Following a bit of a hiccup when it came to the previous Chrome OS 75 release, Chrome OS 76 has been pushed to the Stable Channel and is rolling out to some devices. As well as picking up features from Chrome 76, the latest release includes Android-style notification media controls, support for virtual desktops, some accessibility improvements, and GPU acceleration for some Chromebooks in Crostini/Linux containers, among a whole pile of other changes — and you’ll get to hear about most of them via the new “What’s new with your Chromebook?” release notes notification when you upgrade.
Android-style media controls via a notification in Chrome OS 76.
Google doesn’t publish the most verbose changelogs with each Chrome OS release, but the list posted for Chrome OS 76 is just below:
Chrome OS has an accessibility setting called Automatic Clicks for users with motor or dexterity challenges. With Automatic Clicks, you can hover over an item and Chrome OS clicks automatically after a certain amount of time. In addition to left click, you can now right click, double click and click and drag, making it easier to be efficient and productive on your Chromebook.
This feature can be used with the touchpad, a connected mouse or joystick, or even head tracking.
New media controls make it easier for you to pause or play sound from a tab or an app. You can open your system menu and see all of the tabs or apps on your Chromebook that are playing audio tracks and control them from one place.
Manage Google Accounts on Chromebook
If you use multiple Google accounts on your Chromebook, we’re unifying account management in one place, under Google Accounts in Settings so you can more easily login to all of your accounts and see which accounts you are using on your device and across Chrome and Play Store apps. Access and permissions you’ve granted to apps, websites, and extensions in Chrome and Google Play may now apply to all your signed-in accounts.
Virtual Desks on Chrome OS 76.
In addition to those features, I’m terribly excited to note that virtual desktops feature Google has branded “Virtual Desks” has arrived at the Stable channel as of Chrome OS 76. We’ve been playing with the feature for months (after begging Google to add it for even longer), and while it’s missing many of the bells and whistles compared to similar implementations on macOS and Windows have, you can finally manage windows across multiple workspaces, enhancing productivity in visually constrained environments like laptops.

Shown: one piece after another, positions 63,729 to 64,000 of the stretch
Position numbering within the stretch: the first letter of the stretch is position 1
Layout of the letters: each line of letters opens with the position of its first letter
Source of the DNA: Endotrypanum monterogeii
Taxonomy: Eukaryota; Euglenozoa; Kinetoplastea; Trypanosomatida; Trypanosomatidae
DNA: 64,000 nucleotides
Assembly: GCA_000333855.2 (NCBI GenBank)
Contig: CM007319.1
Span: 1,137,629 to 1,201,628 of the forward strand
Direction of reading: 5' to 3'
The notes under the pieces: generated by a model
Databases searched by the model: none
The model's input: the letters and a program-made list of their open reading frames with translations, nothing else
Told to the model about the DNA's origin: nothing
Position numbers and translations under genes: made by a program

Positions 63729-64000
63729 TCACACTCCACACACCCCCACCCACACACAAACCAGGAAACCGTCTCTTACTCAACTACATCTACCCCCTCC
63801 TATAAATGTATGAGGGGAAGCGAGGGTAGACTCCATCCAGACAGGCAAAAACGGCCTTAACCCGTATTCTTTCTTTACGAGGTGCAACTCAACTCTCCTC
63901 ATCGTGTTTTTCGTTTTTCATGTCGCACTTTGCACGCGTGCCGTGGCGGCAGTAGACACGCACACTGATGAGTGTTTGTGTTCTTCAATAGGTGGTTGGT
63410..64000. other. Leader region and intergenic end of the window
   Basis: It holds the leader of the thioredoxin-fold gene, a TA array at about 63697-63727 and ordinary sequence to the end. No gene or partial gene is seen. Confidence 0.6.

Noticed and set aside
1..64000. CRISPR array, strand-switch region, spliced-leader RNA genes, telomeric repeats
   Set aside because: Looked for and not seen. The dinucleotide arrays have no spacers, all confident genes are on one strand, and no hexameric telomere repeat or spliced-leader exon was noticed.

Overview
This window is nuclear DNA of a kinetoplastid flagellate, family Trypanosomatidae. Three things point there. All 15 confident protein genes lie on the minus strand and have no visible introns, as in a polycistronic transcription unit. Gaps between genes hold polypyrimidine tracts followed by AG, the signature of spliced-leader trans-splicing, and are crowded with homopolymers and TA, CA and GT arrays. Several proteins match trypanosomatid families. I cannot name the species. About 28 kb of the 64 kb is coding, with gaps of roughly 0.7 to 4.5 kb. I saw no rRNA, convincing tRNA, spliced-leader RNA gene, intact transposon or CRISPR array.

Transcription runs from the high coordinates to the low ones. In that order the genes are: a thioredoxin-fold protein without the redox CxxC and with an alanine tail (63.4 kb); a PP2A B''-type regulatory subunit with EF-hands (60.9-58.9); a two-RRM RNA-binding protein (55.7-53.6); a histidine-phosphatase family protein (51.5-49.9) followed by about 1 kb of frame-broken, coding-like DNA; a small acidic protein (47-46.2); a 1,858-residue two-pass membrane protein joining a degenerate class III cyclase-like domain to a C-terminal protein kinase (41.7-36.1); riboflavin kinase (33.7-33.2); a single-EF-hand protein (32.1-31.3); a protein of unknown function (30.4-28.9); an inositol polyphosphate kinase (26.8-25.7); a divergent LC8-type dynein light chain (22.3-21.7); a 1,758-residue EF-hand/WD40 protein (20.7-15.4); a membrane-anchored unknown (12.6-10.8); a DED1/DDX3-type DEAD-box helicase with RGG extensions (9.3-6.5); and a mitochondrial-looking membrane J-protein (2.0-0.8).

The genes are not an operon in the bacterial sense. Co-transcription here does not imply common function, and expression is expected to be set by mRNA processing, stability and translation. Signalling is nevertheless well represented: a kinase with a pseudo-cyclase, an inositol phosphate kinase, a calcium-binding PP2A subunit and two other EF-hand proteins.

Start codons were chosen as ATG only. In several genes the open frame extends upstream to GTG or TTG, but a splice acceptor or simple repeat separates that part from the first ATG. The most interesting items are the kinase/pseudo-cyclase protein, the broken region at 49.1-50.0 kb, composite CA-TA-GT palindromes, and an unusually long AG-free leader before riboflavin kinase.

I’m not sure if you’ll have to manually enable the feature’s testing flag (chrome://flags/#enable-virtual-desks) to see it as you had to when the feature was in Beta/Dev/Canary, but Google’s “What’s new with your Chromebook” makes it sound like it should be on by default.
Clear all button locations in Chrome OS 73 (left) and Chrome OS 76 Canary build (right).
Chrome OS 76 was also meant to move the notification “clear all” button from the bottom of the list (where it was only accessible/visible after scrolling) to the top of the list where it can always be seen.
A fix for volume button orientation on Chrome OS-powered 2-in-1s was also supposed to make the cut in Chrome OS 76, but based on the most recent developer comments on the related bug, it may have been “punted” to the next release — we’ll have to see when it lands. A pile of other bugfixes is also included, though the fix for Linux containers causing a crash on sleep also seems to have been pushed to M77.
Other features spotted in Chrome OS 76 by us as well as our friends over at About Chromebooks and Chrome Unboxed include:
As of right now, the update to Chrome OS 76 is rolling out to quite a few Chromebooks/Chromeboxes according to the published release table, though the Pixelbook hasn’t snagged it just yet. While there are a few holdouts, other devices should get the update in the coming days.